While it’s greatly apparent that the exciting proliferations of gay-themed stories on digital screens, via boys love (BL) series, have renewed our burning interests on LGBTQIA issues and experiences – we may have to analyze how things have been since its original inception, at least in the dawning periods of digital cinema in the Philippines.
Cris Pablo’s Duda/Doubt, for the record, was the first longform narrative feature in digital format – which happened to be an interweaving tale of gay sex, love, and relationships – quite in extent made it all seem possible for all independent filmmakers to literally shoot the stars and achieve a sense of goal and aspirations that filmmaking can be democratized beyond the dictums of the old and mainstream studio system. While Pablo’s Duda interestingly seeded the cloud and rained profusely over a period of at least 7 years with the explosion of gay soft core Indies – they weren’t exactly focused on the experience of young love and coming of age. They were, in all straight-talk, a spa and splash of sex parades – which in turn became a hotbed of welcomed nudity and other unapologetic physicality on screen. Duda/Doubt was no BL. The first true-gay feature in Asia, South Korea’s Road Movie (2002) is about the experiences and confusions brought upon by the Asian Market Crash, and indeed was no BL. The harangue of criticisms later on to Pablo’s prolific churn-outs, although featuring younger characters, was more directed towards the lower-class experiences; and somewhat the highlighted centering on psychosexual fixations. When Senedy Que’s Dose tested the censorship to its core a few years later– it had a chilling effect on which particular age-group to sidestep, if the trend had to remain and survive. Even the unsolicited fetishism on visual soldering features becomes tamed and oblique. It had officially folded up as the film industry was entirely eaten up once and again by the commercial escapism of the mainstream market.
If the digital cameras were powerfully instrumental in giving voices and images to filmmakers of all persuasions in the early 21st century, the advancing of digital platforms has now given everyone what they have always been deprived of since – the full open access. There has been no real need in knee-jerking to censorships, and there was not anymore a need to power associate in order to send things to fruition.
While younger millennial now lords over the market and in honest supposition – the production wheel – anything is now possible. It has become as easy as the elbow steps on TikTok. The digital audience have now become more secured and focused given the pandemic situation we are all in.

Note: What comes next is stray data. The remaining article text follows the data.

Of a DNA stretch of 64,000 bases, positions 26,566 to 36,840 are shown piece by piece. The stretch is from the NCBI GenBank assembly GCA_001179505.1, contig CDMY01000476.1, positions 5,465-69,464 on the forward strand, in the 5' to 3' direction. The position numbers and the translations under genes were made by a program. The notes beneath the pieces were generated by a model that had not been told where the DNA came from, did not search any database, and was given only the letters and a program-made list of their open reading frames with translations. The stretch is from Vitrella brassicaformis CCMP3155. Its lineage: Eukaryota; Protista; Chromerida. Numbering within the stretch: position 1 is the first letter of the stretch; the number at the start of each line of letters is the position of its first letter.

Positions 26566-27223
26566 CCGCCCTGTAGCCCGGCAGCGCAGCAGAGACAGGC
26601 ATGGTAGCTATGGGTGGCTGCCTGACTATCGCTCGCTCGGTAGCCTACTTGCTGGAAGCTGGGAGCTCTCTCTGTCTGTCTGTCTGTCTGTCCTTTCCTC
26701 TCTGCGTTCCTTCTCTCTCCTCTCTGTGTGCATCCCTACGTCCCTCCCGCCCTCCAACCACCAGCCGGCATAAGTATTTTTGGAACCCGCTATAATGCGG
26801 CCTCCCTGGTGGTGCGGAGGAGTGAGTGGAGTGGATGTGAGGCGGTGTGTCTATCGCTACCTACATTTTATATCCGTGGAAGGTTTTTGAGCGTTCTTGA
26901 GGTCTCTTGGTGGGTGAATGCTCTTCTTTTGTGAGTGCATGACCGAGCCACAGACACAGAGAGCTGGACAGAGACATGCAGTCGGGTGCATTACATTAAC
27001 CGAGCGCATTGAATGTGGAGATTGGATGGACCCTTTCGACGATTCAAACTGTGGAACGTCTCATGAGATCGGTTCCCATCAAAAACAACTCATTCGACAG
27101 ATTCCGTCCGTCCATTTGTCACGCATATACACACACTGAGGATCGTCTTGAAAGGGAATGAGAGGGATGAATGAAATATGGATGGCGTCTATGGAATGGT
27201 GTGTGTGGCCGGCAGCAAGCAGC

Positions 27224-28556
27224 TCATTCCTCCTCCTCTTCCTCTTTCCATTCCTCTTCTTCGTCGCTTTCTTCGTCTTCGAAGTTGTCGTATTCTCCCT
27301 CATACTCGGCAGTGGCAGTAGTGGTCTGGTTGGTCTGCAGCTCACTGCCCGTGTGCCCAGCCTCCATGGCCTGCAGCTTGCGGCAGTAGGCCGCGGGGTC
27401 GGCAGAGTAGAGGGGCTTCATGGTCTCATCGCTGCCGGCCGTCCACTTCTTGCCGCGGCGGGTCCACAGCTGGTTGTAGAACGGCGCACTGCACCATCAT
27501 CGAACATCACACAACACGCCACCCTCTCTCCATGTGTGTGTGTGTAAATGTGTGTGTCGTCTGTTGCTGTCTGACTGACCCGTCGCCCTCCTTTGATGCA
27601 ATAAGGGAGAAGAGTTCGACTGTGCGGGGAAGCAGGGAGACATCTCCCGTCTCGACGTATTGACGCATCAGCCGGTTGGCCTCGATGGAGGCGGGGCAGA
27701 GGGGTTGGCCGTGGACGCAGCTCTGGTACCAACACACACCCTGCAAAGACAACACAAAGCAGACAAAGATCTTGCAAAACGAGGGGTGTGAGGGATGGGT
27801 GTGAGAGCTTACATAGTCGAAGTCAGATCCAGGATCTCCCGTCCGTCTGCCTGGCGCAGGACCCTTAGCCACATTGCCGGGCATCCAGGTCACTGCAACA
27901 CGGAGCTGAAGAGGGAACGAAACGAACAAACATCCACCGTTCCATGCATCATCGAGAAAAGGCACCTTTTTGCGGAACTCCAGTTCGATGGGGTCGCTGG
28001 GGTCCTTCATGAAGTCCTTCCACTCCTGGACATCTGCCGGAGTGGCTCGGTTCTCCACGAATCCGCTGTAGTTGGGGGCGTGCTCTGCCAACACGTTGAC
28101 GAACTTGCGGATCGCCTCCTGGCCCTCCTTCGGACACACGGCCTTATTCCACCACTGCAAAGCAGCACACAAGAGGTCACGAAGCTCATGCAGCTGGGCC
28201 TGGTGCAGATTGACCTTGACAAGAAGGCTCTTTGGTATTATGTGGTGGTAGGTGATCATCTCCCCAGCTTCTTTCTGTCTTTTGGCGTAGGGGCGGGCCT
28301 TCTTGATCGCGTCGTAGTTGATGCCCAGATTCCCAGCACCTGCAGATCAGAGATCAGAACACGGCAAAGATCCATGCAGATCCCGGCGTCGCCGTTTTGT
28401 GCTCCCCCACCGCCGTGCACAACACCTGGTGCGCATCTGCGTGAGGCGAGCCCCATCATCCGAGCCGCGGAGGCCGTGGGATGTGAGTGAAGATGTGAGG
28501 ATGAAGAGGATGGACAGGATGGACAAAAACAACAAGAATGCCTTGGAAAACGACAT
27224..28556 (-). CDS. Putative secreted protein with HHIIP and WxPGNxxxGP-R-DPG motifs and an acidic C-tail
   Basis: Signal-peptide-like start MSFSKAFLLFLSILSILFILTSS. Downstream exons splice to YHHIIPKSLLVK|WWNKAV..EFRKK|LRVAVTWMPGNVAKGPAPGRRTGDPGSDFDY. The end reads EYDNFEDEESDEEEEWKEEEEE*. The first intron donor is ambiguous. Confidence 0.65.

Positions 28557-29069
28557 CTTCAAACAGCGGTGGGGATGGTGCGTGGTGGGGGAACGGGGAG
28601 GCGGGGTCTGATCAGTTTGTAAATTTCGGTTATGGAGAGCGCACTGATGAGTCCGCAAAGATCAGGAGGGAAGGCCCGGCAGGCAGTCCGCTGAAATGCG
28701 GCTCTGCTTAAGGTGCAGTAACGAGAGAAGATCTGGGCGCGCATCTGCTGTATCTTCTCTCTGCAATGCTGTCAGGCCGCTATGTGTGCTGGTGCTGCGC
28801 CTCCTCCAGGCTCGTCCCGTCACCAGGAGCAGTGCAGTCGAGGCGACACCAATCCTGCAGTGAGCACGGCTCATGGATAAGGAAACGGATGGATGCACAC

From its Japanese comic’s origin in the late 1970s to Thai series mid-2010s, BLs, for all its worth have crossed intersectionalities in all aspects. In fact, the Japanese Yaoi, was a success because it broke gender stereotypes and appealed very well to female audience. It is as analyzed has been the forefront of their own victories and all the corners have been cut to make the open realities of reassigning the romantic play without the confines of heteronormativity.
As it seems, BL is already making its transference to film and given the current situation will continue to prosper for as long as they remain fresh and romantically titillating. While creative propagation will always be cheered on, it is still significant to put things to perspective. It remains to be a subject of discussion whether queer visibility is sincerely getting a positive push given that these BL fares have cast actors with androgynously vague sexualities. For all its worth, BL needs to recognize and validate the continuing struggle of LGBTQIA people, most especially those who are in the margins of the society – those who are oppressed and violated – and those whose stories remain untold.
Ivan Payawal’s Gameboys, since its premiere in May, has been the talk of the internet for months. Its first season has recently concluded resoundingly. Although, Gameboys claims to be the first BL drama in the country, perhaps, its success is attributable to reconstructing the sub-genre and departing from the known BL tropes. Its actors Elijah Canlas and Kokoy De Santos, who are neither formidable stars nor openly gay, have been celebrated in social media.
Elijah Canlas is a name synonymous to coming of age independent films. Very recently, his film Kalel, 15 has been considered one of the most critically acclaimed films in a year with very lean turnouts. His uber boyish charms and gargantuan acting talents have gained him loyal following. Understandably, Canlas, for his young age – projects both sensitivity and sensuality usually absent in young males. In fact, given how much these qualities are in existence in his midst – he remains a young man up and about for a brighter future of many possibilities. Canlas turned 20 years old in August.
Kokoy De Santos, who is 22 years old, has already astonished audiences with his performance in Eduardo Roy’s Cinemalaya hit Fuccbois, in which he played the role of a bikini contestant who dabbles into prostitution.
Today, it has been announced that a short film that first turned the spotlight on their creative partnership will be screened at the Busan International Film Festival on Oct 21-30. How to Die Young in Manila is about a teenage boy trailing a group of hustlers on the streets, thinking one of them may be his anonymous hook-up for the night. One by one, the young men inexplicably turn up as dead bodies.
The film stars Elijah Canlas, Kokoy de Santos, Migs Almendras, Shu Calleja, and Kych Minemoto. It is produced by Alemberg Ang and Jade Castro; written by Petersen Vargas, Jade Francis Castro and Kaj Palanca; directed by Petersen Vargas who also recently helmed the BL series, Hello Stranger.